Weekly Link Roundup #6

It’s that time again… again! After five weeks of Weekly Link Roundups (see Week 5, Week 4, Week 3, Week 2, Week 1), it’s time for Weekly Link Roundup #6.

For those not in the know, the Weekly Link Roundup is a collection of all the cool articles I read in the past week and feel like passing onto others. The links are also ordered so that the ones I like most are at the top, for those who don’t have time for all the links… but for those who do have time, I think all of them are worthwhile.

  • Crisis Economics [PDF]: “To understand the challenge government economists have faced over the past year and a half, it is useful to imagine the case of
    a physician trying to treat an ill patient.”
  • What You Missed While Not Watching the Iowa GOP Debate: “As everyone awaits the third Republican presidential debate of the season, Bill O’Reilly is wrapping up his show on Fox News. When he threatens to call Professor Cornel West a ‘pinhead,’ America knows. It’s go time.”
  • Republican Extremism, Bad Economics: “In the middle of all the debt default drama and stock market turbulence, the leading Republican presidential candidates have begun to fill in the shadowy outlines of their positions on major economic issues.”
  • Support That Sounds Like Dissent: “If we agree, we want to help the author make it stronger, so we treat it as though we were revising our own draft, point out the sections which are weak, and explain why. If we disagree, we want to change the author’s mind, so we point out the sections which caused us to disagree, and explain why. These two cases are hard to distinguish, and we usually forget to say which we’re doing.”
  • Remind Physicalists They’re Physicalists: “In another study, McCabe & Castel (2008) showed subjects fictional articles summarizing scientific results and including either no image, a brain scan image, or a bar graph. Subjects were asked to rate the soundness of scientific reasoning in the article, and they gave the highest ratings when the article included a brain scan image. But why should this be?”
  • Is Iowa Irrelevant?: “The political scientists Charles Franklin and Joshua Tucker have pushed back against my finding that the Ames Straw Poll, which was won by Representative Michele Bachmann on Saturday, is a good early indicator of success in the Republican primaries.”
  • Learn Pearl in About 2 Hours, 30 Minutes: “This document is [...] aimed at people who, like me: dislike the official Perl documentation at http://perl.org/ for being intensely technical and giving far too much space to very unusual edge cases, learn new programming languages most quickly by “axiom and example”, wish people would get to the point, already know how to program in general terms, [and] don’t care about Perl beyond what’s necessary to get the job done.”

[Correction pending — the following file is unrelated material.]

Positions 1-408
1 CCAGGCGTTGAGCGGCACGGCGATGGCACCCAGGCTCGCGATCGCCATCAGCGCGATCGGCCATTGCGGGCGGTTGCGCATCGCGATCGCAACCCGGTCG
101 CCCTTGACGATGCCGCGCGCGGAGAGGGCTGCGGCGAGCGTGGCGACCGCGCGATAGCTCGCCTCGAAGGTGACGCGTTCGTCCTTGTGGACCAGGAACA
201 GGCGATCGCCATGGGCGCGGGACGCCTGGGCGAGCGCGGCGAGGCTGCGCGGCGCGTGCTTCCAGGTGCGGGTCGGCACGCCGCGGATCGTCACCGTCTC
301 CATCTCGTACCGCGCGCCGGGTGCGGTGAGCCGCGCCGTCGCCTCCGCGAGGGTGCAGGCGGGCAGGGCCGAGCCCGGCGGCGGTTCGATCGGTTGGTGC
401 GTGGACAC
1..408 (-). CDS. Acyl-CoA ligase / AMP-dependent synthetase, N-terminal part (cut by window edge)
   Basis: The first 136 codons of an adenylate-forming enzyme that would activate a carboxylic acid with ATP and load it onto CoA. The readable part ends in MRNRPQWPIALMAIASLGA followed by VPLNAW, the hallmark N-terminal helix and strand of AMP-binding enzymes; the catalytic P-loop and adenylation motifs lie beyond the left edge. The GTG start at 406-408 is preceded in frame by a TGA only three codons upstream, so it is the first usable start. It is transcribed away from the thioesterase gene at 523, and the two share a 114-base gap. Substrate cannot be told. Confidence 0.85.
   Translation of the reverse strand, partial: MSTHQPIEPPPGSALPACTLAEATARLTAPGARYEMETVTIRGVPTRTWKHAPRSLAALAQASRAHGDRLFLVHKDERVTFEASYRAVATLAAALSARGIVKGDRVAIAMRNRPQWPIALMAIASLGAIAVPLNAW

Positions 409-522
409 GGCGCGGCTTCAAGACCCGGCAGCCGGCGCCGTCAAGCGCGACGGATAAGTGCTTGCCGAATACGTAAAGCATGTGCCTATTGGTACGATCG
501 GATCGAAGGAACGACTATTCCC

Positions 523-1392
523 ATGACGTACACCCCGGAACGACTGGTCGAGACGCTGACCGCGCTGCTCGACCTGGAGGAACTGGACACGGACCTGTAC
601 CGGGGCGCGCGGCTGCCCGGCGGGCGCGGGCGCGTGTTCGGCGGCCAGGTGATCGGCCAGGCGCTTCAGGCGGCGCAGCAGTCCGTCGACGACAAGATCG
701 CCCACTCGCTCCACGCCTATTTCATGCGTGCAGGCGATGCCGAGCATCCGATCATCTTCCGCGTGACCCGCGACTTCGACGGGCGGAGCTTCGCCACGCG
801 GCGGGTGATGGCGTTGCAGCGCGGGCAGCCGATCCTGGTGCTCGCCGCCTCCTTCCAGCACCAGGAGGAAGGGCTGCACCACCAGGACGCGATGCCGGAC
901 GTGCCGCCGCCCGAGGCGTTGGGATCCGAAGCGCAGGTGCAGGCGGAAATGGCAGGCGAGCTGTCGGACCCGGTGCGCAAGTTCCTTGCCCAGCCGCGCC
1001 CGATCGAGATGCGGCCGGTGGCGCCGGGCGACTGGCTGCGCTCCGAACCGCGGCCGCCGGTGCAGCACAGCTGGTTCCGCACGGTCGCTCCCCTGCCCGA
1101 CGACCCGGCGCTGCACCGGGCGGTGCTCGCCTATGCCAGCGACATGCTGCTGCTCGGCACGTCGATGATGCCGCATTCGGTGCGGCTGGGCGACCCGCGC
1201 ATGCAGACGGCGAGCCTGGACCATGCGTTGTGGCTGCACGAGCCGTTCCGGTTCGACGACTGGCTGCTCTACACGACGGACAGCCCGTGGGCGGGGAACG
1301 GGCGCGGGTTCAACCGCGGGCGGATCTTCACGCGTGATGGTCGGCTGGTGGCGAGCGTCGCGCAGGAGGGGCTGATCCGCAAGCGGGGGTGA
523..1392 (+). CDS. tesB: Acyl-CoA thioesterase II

• The Texas Unmiracle: “As expected, Rick Perry, the governor of Texas, has announced that he is running for president. And we already know what his campaign will be about: faith in miracles.”
  • Oh! What a Lovely War!: “World War II is the great natural experiment in the effects of large increases in government spending, and as such has always served as an important positive example for those of us who favor an activist approach to a depressed economy.”
  • Eight Ways to Spot a Mediocre Scientist: “It’s easy to spot a poor scientist. [...] Sorting the mediocre from the first-class, however, is much more difficult. [...] Over the years, I learned, the hard way, that mediocre scientists share some traits among themselves, which can serve as a early warnings”
  • Why Religious People Are Nerds [Video]: “I prefer the Bible’s 2nd edition rules.”
  • Dara O’Briain – Science doesn’t know everything [Video]: “But science knows it doesn’t know everything – otherwise it would stop!”
  • How to Write Faster: “It’s no secret that writing is hard … but why can’t I be one of those special few for whom it comes easily? What am I doing wrong? Why haven’t I gotten any faster?”
  • Stop Coddling the Super-Rich: “Our leaders have asked for “shared sacrifice.” But when they did the asking, they spared me. I checked with my mega-rich friends to learn what pain they were expecting. They, too, were left untouched.”
  • MMT, Again: “But I do get the premise that modern governments able to issue fiat money can’t go bankrupt, never mind whether investors are willing to buy their bonds. And it sounds right if you look at it from a certain angle. But it isn’t.”
  • Win Together or Lose Together: “We mistakenly treated the end of the cold war as a victory that allowed us to put our feet up — when it was actually the onset of one of the greatest challenges we’ve ever faced. We helped to unleash two billion people just like us — in China, India and Eastern Europe. For us to effectively compete and collaborate with them — to maintain the American dream — required studying harder, investing wiser, innovating faster, upgrading our infrastructure quicker and working smarter.”
  • Scholars Seek to Correct “Mistakes” In the Bible: “An ancient version of one book has an extra phrase. Another appears to have been revised to retroactively insert a prophecy after the events happened. Scholars in this out-of-the-way corner of the Hebrew University campus have been quietly at work for 53 years on one of the most ambitious projects attempted in biblical studies — publishing the authoritative edition of the Old Testament”

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I now blog at EverydayUtilitarian.com. I hope you'll join me at my new blog! This page has been left as an archive.

On 19 Aug 2011 in All, Link Roundup. No Comments.

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